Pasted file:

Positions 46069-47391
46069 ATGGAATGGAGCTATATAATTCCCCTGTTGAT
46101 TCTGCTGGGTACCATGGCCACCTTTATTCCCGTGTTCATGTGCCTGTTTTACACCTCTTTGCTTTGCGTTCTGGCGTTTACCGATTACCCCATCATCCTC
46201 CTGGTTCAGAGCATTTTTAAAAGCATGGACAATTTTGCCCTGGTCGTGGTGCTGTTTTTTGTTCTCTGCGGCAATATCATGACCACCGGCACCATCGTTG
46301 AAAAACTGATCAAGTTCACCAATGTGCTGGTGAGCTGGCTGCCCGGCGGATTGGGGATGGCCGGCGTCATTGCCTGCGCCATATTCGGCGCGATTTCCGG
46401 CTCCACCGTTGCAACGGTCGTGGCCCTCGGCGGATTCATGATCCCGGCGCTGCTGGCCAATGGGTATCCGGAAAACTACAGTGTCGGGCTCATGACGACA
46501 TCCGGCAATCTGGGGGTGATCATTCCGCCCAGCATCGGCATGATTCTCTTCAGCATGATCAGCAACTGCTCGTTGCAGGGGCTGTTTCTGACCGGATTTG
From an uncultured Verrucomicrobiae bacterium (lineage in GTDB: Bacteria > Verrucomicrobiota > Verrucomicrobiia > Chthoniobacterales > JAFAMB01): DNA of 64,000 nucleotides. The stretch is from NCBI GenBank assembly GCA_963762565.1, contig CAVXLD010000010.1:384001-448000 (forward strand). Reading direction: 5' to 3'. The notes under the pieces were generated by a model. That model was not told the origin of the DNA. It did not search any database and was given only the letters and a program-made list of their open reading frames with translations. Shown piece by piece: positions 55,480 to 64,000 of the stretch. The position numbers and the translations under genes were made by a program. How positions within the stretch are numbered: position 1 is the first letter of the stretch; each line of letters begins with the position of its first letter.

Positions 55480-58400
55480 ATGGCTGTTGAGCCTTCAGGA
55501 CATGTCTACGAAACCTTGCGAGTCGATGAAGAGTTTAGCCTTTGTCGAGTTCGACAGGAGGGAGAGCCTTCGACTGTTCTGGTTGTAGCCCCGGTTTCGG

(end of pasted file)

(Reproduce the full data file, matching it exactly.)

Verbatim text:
Positions 46069-47391
46069 ATGGAATGGAGCTATATAATTCCCCTGTTGAT
46101 TCTGCTGGGTACCATGGCCACCTTTATTCCCGTGTTCATGTGCCTGTTTTACACCTCTTTGCTTTGCGTTCTGGCGTTTACCGATTACCCCATCATCCTC
46201 CTGGTTCAGAGCATTTTTAAAAGCATGGACAATTTTGCCCTGGTCGTGGTGCTGTTTTTTGTTCTCTGCGGCAATATCATGACCACCGGCACCATCGTTG
46301 AAAAACTGATCAAGTTCACCAATGTGCTGGTGAGCTGGCTGCCCGGCGGATTGGGGATGGCCGGCGTCATTGCCTGCGCCATATTCGGCGCGATTTCCGG
46401 CTCCACCGTTGCAACGGTCGTGGCCCTCGGCGGATTCATGATCCCGGCGCTGCTGGCCAATGGGTATCCGGAAAACTACAGTGTCGGGCTCATGACGACA
46501 TCCGGCAATCTGGGGGTGATCATTCCGCCCAGCATCGGCATGATTCTCTTCAGCATGATCAGCAACTGCTCGTTGCAGGGGCTGTTTCTGACCGGATTTG
From an uncultured Verrucomicrobiae bacterium (lineage in GTDB: Bacteria > Verrucomicrobiota > Verrucomicrobiia > Chthoniobacterales > JAFAMB01): DNA of 64,000 nucleotides. The stretch is from NCBI GenBank assembly GCA_963762565.1, contig CAVXLD010000010.1:384001-448000 (forward strand). Reading direction: 5' to 3'. The notes under the pieces were generated by a model. That model was not told the origin of the DNA. It did not search any database and was given only the letters and a program-made list of their open reading frames with translations. Shown piece by piece: positions 55,480 to 64,000 of the stretch. The position numbers and the translations under genes were made by a program. How positions within the stretch are numbered: position 1 is the first letter of the stretch; each line of letters begins with the position of its first letter.

Positions 55480-58400
55480 ATGGCTGTTGAGCCTTCAGGA
55501 CATGTCTACGAAACCTTGCGAGTCGATGAAGAGTTTAGCCTTTGTCGAGTTCGACAGGAGGGAGAGCCTTCGACTGTTCTGGTTGTAGCCCCGGTTTCGG